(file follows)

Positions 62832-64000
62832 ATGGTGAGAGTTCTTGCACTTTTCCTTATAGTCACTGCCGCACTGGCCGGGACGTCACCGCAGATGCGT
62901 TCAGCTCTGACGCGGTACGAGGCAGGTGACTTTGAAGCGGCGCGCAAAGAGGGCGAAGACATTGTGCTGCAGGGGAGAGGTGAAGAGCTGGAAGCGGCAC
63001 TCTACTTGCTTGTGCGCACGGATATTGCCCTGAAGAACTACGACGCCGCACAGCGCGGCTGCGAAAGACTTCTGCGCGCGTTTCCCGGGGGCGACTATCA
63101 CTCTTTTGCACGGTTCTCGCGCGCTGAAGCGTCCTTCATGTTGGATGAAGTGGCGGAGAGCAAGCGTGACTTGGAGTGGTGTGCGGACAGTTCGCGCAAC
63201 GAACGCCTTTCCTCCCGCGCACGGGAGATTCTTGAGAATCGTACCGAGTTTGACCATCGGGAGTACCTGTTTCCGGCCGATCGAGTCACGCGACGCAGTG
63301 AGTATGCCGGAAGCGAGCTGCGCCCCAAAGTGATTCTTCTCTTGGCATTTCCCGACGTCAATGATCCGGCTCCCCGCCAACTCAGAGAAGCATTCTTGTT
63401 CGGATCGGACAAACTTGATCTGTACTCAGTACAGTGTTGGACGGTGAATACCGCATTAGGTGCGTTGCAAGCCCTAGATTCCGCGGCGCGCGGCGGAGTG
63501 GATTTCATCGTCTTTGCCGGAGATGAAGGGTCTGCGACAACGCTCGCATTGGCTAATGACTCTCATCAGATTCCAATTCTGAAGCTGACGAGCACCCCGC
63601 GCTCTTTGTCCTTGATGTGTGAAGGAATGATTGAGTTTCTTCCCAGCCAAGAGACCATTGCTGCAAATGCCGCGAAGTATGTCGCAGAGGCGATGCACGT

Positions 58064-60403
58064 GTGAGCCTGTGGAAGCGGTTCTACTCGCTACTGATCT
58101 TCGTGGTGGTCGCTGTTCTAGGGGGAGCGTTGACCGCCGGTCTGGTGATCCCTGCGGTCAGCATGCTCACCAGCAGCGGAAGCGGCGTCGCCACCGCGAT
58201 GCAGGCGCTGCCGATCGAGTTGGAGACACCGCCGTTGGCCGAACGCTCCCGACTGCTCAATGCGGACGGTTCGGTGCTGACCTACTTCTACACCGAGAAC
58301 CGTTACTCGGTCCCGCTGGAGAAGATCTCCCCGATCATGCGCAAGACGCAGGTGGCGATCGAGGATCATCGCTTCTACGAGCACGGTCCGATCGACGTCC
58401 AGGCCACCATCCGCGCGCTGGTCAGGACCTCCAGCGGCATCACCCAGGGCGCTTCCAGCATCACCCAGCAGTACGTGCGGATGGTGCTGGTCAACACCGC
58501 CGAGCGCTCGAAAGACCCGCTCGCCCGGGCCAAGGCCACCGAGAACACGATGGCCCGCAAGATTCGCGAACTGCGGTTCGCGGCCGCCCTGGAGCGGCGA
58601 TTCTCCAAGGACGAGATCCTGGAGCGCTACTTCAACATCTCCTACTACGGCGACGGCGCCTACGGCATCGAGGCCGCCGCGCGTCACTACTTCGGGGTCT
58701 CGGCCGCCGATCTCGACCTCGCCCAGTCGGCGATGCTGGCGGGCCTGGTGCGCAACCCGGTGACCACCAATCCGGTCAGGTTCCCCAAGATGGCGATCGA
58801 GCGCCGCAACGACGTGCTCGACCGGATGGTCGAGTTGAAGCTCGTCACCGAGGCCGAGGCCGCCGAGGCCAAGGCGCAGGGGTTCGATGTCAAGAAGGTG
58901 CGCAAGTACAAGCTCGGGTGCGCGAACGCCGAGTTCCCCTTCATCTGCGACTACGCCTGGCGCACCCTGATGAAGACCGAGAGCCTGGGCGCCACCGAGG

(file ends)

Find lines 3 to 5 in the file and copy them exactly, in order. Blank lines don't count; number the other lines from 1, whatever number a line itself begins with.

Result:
62901 TCAGCTCTGACGCGGTACGAGGCAGGTGACTTTGAAGCGGCGCGCAAAGAGGGCGAAGACATTGTGCTGCAGGGGAGAGGTGAAGAGCTGGAAGCGGCAC
63001 TCTACTTGCTTGTGCGCACGGATATTGCCCTGAAGAACTACGACGCCGCACAGCGCGGCTGCGAAAGACTTCTGCGCGCGTTTCCCGGGGGCGACTATCA
63101 CTCTTTTGCACGGTTCTCGCGCGCTGAAGCGTCCTTCATGTTGGATGAAGTGGCGGAGAGCAAGCGTGACTTGGAGTGGTGTGCGGACAGTTCGCGCAAC